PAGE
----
AUSTIN, Texas — Citing indications that its customers are spending more freely, Whole Foods Market said last week it is optimistic about its prospects for fiscal 2011.
In a conference call discussing fourth-quarter results, John Mackey, co-chief executive officer, said customer confidence is continuing to ramp up.
“Year-over-year branded-product sales growth continued to outpace exclusive-brand growth, and customers selectively traded up to higher-priced items in certain discretionary areas such as seafood, cheese and housewares,” he explained.
The company raised its financial outlook for the current fiscal year, anticipating earnings per share increases of 16% to 20%, sales increases of 10% to 12% and identical-store sales growth of 5% to 7%. ID sales for the first five weeks of the 16-week first quarter were up 8.9%.
Analysts were generally upbeat about Whole Foods' prospects.
Andrew Wolf, managing director for BB&T Capital Markets, Richmond, Va., said he's raising his forecasts for Whole Foods based on the assumption “the operating environment becomes less challenging for all food retailers, and Whole Foods therefore should maintain solid top-line momentum without sacrificing margins.”
Scott Mushkin, an analyst with Jefferies & Co., New York, said the chain “has strong growth prospects as market-share gains combine with favorable industry trends and a better higher-end consumer to drive sales. At the same time, the company has demonstrated solid expense control, suggesting better sales can fall to the bottom line.”
Edward Aaron, an analyst with RBC Capital Markets, New York, said he believes Whole Foods' comparable-store sales guidance is conservative, leaving “ample room for moderation against tougher comps [without incorporating] any benefit from inflation, which we expect later in the year.”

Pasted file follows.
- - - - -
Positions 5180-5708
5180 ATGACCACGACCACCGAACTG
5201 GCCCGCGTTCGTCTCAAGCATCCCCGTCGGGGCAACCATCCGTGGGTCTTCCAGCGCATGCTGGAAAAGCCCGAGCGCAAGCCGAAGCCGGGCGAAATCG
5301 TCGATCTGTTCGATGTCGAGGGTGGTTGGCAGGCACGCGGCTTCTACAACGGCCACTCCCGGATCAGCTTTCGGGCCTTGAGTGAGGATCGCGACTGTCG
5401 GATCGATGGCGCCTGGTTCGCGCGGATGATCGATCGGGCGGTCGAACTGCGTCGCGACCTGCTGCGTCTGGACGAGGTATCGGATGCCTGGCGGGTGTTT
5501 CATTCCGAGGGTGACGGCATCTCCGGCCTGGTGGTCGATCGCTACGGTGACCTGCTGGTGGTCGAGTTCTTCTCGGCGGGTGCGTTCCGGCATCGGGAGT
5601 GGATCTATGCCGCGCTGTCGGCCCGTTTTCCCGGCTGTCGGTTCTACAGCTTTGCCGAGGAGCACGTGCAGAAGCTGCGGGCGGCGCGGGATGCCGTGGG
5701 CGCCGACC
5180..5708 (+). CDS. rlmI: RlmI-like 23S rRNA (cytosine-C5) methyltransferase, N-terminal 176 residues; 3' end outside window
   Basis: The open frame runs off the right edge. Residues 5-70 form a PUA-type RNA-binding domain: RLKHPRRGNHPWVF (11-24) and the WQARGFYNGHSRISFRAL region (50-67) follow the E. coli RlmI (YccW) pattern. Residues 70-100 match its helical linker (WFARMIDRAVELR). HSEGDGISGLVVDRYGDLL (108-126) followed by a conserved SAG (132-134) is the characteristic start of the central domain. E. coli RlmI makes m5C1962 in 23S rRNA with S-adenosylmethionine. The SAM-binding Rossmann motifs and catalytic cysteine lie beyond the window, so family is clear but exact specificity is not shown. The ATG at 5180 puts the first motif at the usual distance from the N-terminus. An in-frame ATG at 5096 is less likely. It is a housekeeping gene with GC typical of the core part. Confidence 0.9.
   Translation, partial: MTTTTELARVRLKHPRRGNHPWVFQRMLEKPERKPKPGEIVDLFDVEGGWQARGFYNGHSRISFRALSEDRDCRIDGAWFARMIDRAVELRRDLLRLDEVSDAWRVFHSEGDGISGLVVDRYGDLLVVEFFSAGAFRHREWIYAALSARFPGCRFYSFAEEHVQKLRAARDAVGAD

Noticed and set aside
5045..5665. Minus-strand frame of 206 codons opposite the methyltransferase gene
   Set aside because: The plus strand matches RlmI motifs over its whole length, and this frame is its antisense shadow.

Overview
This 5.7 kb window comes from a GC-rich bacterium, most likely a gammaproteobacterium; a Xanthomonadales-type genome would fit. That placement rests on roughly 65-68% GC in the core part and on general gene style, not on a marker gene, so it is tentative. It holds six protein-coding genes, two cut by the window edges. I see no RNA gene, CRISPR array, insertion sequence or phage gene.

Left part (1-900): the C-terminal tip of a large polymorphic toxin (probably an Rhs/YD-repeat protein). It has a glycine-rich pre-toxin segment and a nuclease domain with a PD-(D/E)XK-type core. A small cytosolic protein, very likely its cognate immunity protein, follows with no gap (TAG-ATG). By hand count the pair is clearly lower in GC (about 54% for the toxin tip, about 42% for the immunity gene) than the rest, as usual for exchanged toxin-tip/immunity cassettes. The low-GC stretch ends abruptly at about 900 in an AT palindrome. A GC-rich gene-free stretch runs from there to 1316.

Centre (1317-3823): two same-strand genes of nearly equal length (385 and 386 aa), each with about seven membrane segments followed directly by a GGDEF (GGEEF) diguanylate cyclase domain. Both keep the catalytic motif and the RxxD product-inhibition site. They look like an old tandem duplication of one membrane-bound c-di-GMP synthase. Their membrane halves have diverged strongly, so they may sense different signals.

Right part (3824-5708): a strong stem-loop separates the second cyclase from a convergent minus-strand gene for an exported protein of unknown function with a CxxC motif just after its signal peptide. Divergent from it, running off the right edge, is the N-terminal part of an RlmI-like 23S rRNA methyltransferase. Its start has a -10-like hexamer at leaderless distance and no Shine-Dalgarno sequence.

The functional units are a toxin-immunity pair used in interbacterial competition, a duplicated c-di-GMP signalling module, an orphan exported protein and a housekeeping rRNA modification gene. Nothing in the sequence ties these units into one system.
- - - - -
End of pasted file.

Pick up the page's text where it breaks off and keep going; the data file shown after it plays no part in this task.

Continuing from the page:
However, Ajay Jain, senior analyst with Hapoalim Securities, New York, had a more negative outlook, citing tougher sales comparisons as the year progresses and the possibility of price investments as a “potential source of earnings risk.”
For the 12-week fourth quarter that ended Sept. 26, Whole Foods said net income jumped 57.9% to $57.5 million, while sales climbed 14.7% to $2.1 billion. Identical-store sales increased 8.7%, including a 7% increase in transaction counts and a 2% increase in basket size.
For the fiscal year, net income rose 67.5% to $245.8 million, while sales increased 12.1% to $9 billion and ID sales were up 7.1%.
Average weekly sales per store for all stores increased 9% in 2010 to $583,000, or $810 in sales per square foot, Mackey said; for stores opened in 2010, weekly sales averaged $549,000, or $642 per square foot.
Karen Short, an analyst with BMO Capital Markets, New York, said stores less than 2 years old were comping at 15.5% during the quarter, while those over 11 years old have the chain's weakest results, at 6.2% for the quarter.
Walter Robb, co-CEO, said Whole Foods plans to open nine new stores this year, including two in the United Kingdom, and a higher number of new stores in fiscal 2012.
“From a financial perspective we are well-positioned to reaccelerate our new-store growth,” Robb said, noting that the company has signed 20 new leases over the last 12 months.
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